Climbing was also fun on these rims and at no point did they feel lifeless or hefty. Stiffness was good, and I was only able to obtain flex when I went looking for it, throwing my bike around in a huge gear. When my form was good, I couldn't get any movement even doing big gear starts. These rims responded exceptionally to accelerations and steady state riding. This was true for spinning a smaller gear and mashing a big gear, so it's certainly not a rim designed solely for wispy climbers with good technique.

Between climbs and descents there was still an overall feeling of smoothness and speed, though you can argue that those sensations were due to tyre and hub choices. I didn't notice any 'lack' of aerodynamics that the low profile would suggest when riding. Based on my times there may be an edge to deeper race wheels. However I've been riding these wheels through winter, where lower temperatures, stronger winds and higher pressure may have had more of an effect. These wouldn't be my first pick as race wheels but at the same time I don't feel held back. I'd be perfectly happy to race these at weekend club races.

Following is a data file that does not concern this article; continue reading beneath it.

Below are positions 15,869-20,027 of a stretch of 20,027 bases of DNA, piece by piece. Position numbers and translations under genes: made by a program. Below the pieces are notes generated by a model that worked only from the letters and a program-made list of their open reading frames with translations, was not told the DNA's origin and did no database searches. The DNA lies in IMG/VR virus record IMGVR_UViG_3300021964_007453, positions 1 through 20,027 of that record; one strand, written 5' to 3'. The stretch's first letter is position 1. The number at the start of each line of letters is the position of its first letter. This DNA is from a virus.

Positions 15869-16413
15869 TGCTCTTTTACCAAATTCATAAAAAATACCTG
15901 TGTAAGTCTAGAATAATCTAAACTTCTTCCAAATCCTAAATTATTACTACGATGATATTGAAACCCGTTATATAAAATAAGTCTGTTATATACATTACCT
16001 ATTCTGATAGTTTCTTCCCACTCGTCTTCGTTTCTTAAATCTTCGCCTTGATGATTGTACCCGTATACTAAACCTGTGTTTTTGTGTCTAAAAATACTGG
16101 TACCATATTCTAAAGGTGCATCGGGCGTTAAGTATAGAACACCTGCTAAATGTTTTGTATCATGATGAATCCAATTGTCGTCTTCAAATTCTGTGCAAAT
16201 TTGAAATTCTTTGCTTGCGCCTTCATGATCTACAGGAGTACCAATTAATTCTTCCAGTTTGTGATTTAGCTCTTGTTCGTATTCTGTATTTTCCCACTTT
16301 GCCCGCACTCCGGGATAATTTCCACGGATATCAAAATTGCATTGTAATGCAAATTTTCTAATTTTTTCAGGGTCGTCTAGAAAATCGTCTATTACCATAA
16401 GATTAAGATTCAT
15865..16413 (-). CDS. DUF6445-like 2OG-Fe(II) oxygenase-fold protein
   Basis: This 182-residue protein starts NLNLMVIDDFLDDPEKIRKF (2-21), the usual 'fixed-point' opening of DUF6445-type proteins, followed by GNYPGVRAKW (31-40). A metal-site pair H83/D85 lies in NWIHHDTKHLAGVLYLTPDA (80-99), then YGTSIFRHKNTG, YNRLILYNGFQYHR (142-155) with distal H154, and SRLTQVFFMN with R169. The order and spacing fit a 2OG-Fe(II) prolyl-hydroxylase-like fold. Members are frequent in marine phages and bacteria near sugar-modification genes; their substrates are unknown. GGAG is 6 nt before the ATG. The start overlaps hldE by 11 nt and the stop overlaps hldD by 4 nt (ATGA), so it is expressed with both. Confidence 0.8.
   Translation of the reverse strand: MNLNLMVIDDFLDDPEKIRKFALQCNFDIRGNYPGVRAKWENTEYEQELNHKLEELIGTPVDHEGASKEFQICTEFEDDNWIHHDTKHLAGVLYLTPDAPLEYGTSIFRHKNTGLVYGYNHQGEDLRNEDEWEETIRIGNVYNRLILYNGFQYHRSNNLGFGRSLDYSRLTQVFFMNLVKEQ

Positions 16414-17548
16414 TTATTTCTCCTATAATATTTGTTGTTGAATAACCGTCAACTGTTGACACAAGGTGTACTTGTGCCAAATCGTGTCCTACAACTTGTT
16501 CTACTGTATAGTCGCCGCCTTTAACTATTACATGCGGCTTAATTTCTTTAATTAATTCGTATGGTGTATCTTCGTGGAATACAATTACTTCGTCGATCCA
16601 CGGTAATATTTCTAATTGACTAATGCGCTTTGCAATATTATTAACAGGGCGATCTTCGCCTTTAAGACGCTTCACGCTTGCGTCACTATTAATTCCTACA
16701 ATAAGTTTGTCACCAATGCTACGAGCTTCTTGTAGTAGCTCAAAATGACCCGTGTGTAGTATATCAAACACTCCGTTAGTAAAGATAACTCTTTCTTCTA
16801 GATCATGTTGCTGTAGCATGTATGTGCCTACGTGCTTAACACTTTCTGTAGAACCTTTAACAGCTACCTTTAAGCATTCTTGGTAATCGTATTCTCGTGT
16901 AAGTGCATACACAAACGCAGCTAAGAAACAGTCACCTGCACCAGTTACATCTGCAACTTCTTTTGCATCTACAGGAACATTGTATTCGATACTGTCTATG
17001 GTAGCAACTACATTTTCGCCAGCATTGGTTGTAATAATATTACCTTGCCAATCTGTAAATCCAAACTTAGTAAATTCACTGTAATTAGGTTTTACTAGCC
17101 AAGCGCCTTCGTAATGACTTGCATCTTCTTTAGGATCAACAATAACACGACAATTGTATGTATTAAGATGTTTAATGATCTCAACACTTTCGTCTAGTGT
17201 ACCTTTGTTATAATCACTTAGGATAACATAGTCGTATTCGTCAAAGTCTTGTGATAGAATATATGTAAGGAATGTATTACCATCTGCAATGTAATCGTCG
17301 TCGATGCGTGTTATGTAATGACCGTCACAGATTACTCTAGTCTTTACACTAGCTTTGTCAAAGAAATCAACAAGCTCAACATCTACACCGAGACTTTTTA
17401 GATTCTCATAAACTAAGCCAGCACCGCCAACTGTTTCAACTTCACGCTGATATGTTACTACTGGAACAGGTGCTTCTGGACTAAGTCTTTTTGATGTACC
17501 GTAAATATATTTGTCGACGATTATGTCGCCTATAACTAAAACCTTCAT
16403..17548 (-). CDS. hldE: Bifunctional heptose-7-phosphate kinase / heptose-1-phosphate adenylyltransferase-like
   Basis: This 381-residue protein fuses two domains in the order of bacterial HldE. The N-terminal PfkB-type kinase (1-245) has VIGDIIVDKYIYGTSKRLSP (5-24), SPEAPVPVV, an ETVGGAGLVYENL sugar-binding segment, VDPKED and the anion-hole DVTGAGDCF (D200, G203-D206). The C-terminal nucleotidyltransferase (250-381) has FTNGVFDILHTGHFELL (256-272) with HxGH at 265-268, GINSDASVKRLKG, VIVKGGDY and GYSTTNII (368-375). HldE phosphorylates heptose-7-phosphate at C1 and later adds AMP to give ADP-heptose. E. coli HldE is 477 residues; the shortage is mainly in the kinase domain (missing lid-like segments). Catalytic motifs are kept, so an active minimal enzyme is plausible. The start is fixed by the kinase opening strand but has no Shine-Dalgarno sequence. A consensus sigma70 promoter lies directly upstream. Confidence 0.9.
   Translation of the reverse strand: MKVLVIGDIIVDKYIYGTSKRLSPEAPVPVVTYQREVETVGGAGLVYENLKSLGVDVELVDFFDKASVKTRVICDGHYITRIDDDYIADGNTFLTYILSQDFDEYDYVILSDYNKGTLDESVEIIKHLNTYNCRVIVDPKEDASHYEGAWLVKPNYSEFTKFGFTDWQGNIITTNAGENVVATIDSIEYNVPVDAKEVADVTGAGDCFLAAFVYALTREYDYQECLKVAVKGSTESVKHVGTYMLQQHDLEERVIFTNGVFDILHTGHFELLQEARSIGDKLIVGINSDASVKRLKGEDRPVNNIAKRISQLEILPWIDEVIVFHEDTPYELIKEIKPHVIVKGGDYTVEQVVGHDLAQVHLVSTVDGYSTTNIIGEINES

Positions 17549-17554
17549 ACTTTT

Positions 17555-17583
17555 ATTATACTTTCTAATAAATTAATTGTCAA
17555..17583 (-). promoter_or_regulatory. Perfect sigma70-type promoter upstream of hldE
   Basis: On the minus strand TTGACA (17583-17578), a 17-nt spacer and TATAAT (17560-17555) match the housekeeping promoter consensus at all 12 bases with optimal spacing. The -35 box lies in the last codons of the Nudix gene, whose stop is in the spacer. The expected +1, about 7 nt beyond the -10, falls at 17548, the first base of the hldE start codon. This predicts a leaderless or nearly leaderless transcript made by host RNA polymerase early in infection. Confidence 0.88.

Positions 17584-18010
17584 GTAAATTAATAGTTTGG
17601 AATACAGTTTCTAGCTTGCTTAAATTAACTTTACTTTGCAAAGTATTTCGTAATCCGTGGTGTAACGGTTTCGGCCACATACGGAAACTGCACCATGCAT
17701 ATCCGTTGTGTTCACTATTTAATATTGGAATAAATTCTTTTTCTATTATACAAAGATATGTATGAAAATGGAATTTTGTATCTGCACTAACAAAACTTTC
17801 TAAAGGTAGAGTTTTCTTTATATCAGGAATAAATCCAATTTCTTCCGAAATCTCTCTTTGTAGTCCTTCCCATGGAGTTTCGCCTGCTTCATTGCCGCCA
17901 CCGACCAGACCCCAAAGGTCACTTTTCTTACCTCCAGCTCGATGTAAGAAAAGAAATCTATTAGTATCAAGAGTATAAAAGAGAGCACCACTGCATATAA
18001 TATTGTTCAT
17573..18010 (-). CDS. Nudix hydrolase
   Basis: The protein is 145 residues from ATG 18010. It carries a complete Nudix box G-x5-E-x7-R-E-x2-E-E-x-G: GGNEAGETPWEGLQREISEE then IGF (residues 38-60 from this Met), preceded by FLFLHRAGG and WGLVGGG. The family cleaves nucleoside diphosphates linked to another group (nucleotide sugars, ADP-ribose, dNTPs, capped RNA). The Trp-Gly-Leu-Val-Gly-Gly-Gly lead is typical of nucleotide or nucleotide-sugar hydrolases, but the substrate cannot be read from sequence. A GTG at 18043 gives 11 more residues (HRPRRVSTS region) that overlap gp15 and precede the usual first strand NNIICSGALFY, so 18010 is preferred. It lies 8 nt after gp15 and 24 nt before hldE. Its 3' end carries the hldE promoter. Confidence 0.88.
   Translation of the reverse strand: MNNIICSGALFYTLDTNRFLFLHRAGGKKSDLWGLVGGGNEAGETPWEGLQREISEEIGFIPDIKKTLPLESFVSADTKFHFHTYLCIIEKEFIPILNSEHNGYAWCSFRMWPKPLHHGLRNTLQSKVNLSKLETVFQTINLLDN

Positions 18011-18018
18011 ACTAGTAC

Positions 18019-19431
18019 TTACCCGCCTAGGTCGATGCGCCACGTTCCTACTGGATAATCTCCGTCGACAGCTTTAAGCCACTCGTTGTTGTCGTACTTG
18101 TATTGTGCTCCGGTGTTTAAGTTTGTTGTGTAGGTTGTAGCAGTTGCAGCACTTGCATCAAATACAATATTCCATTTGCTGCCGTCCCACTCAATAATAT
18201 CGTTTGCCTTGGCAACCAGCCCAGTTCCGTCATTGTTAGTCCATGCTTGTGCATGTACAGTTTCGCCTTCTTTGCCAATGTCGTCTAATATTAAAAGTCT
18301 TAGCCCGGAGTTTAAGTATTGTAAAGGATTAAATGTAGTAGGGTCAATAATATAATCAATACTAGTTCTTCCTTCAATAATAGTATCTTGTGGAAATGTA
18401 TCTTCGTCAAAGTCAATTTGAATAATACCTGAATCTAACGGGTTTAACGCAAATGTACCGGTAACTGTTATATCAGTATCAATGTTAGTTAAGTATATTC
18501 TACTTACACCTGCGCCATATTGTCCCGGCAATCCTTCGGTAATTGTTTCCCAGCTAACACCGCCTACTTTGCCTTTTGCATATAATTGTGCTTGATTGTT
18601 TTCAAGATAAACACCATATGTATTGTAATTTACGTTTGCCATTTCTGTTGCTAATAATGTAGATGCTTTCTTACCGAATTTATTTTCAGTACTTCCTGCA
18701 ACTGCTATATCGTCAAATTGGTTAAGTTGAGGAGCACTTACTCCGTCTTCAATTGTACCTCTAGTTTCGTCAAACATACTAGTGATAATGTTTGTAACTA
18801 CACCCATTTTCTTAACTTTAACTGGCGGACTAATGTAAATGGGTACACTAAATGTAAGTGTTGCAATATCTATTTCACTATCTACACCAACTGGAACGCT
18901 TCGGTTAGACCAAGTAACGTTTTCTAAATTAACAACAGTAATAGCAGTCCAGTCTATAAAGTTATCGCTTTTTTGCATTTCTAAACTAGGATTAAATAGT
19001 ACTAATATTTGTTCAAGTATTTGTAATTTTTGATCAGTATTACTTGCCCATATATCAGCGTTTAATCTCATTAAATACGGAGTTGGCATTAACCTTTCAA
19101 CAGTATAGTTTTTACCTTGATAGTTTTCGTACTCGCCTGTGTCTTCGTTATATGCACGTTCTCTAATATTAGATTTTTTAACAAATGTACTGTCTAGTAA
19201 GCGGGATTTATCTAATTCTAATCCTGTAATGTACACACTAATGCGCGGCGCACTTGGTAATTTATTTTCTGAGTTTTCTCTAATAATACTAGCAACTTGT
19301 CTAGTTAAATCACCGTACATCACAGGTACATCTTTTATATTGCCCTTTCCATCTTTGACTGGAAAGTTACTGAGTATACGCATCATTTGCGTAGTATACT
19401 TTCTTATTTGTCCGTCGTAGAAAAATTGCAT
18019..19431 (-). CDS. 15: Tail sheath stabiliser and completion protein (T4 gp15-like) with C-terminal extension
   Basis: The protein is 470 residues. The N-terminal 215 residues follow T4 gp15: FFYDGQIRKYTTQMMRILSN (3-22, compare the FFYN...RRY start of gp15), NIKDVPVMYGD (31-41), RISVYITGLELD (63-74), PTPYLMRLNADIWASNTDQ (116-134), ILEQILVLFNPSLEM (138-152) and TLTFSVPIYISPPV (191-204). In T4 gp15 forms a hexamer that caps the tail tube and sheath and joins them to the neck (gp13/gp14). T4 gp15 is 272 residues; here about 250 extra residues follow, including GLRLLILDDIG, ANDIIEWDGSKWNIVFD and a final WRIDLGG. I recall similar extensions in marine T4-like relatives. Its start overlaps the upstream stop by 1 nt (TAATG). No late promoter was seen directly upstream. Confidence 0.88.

Me (blue) race testing these rims.

Me race testing these rims.

Of course, not all of this excellence can be attributed just to the rims, had I built this with flexy spokes and poor hubs I doubt they would have shone. For the review I was supplied with DT240s hubs and DT swiss competition spokes. If this was my own money I would have picked the DT350 hubs, but I'm never going to say no to 240 hubs. I picked a 28/32 spoke count for this build, which is the highest spoke count DT offer. With the low spoke count trend I presume DT decided higher drillings wouldn't be worth their while (I've nearly got double the number of spokes of Shimano wheels!). The competition spokes suited these rims well, not aero but a reasonable weight with good stiffness. DT Swiss also kindly supplied some alloy pro-lock nipples and tubeless tape.